Yi Be-Pian: There you go again, asking questions without thinking. Consider the geographic location of Nexus, which is strengthened by the three vortexes. You see, the answers are sometimes closer than you realise, you just need to take the time to think about it. Nexus occupies a central position on Atys. Nowhere else are you so close to all the regions at once. The Kuilde tries to use it to strengthen its control over all of Atys’ resources and in particular those of the upper Primes. The Karavan cares little for the equilibrium of Atys; we have to stop them from using those stinking, toadying ragus, the Kuilde, to devastate the regions. Mind you, at least by concentrating on Nexus, they leave us alone to carry out research into our ultimate enemy, the Goo.
Reporter: Tell me about the fight against the Goo. How can it be that with all the time the Kami have known about it, they still haven’t found a way to eradicate it?
Yi Be-Pian: The Kami are powerless against it. What’s more, they are extremely vulnerable to it. I’ve seen with my own eyes a Kami being sucked up by the Goo before I could intervene. No, I tell you, it’s up to us to protect them. Did you know that homins have a better resistance to the Goo than most other living creatures? Our latest findings seem to bear this out.So the Kami protect Atys and we protect the Kami. There is equilibrium in everything.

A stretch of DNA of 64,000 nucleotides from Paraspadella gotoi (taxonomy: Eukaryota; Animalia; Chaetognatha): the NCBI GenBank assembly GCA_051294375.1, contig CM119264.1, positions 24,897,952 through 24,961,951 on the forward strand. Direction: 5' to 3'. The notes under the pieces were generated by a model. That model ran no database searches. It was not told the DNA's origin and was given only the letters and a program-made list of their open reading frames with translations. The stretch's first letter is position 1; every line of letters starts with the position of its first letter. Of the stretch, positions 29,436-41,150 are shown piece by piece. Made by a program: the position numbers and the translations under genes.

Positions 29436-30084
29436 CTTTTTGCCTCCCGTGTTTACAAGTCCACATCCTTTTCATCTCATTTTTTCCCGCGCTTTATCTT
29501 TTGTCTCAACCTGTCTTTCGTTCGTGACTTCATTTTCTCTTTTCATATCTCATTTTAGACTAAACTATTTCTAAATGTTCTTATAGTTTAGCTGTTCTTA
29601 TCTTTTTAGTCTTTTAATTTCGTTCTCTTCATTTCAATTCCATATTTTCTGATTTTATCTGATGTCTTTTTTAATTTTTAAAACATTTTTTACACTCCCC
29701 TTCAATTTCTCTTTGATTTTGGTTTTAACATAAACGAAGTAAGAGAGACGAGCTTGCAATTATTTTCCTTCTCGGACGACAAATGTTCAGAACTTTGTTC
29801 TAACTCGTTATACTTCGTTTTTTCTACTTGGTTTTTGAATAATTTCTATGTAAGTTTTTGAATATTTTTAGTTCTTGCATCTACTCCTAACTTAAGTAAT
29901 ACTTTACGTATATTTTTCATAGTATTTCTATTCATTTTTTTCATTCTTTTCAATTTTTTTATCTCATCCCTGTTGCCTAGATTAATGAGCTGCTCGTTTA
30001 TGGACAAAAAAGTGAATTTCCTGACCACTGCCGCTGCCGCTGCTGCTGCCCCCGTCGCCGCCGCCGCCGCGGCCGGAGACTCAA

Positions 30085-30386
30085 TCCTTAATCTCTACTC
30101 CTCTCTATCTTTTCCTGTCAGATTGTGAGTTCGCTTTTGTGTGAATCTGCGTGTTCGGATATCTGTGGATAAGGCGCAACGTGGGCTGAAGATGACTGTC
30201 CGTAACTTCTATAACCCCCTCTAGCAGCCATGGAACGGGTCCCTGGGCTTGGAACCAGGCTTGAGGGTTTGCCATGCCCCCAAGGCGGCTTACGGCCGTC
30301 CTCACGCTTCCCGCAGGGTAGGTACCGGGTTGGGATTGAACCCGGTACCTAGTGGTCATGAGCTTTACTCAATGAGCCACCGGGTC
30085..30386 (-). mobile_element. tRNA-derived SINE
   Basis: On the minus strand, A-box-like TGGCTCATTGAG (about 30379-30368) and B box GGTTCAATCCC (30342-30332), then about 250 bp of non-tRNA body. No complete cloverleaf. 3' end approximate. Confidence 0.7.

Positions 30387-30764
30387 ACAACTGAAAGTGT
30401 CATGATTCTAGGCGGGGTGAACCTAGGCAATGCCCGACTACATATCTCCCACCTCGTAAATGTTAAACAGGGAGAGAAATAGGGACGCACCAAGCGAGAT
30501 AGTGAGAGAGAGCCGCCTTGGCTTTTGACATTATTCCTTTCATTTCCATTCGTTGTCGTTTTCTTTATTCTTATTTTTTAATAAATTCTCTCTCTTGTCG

Reporter: How do you explain the fact that it’s only in the jungle that the Goo is to be found so persistently?
Yi Be-Pian: Despite all our research, unfortunately we haven’t found the answer to that question. However, our most recent observations lead us to believe that if the Goo attacks Atys in the jungle, it may be due to the greater presence of plant life. The Goo attacks any living matter. If it feeds off it, it makes sense that it will take hold where life is most flourishing…
Reporter: Does the upcoming conflict risk compromising your fight against the Goo?
Yi Be-Pian: We fear so. All our forces will be mobilised to defend Ma-Duk, revered creator of everything, which will stop us regulating the Goo. To that is added our fear of seeing the Karavan try to use it to attack the Kami and, in doing so, hastening the end of Atys. We hope to be able to stop those fanatics before they resort to such extremes. Part of me, though, is happy to know that I will soon join Ma-Duk. I no longer have the strength to take up arms and it would eat away at my soul to witness an event, one which is likely to be a major turning point in the history of hominity, and not be able to take part in it. May I attain the Kami Age before the arrival of Jena!
— interview with Yi Be-Pian, an old Zoraï of the Company of the Eternal Tree.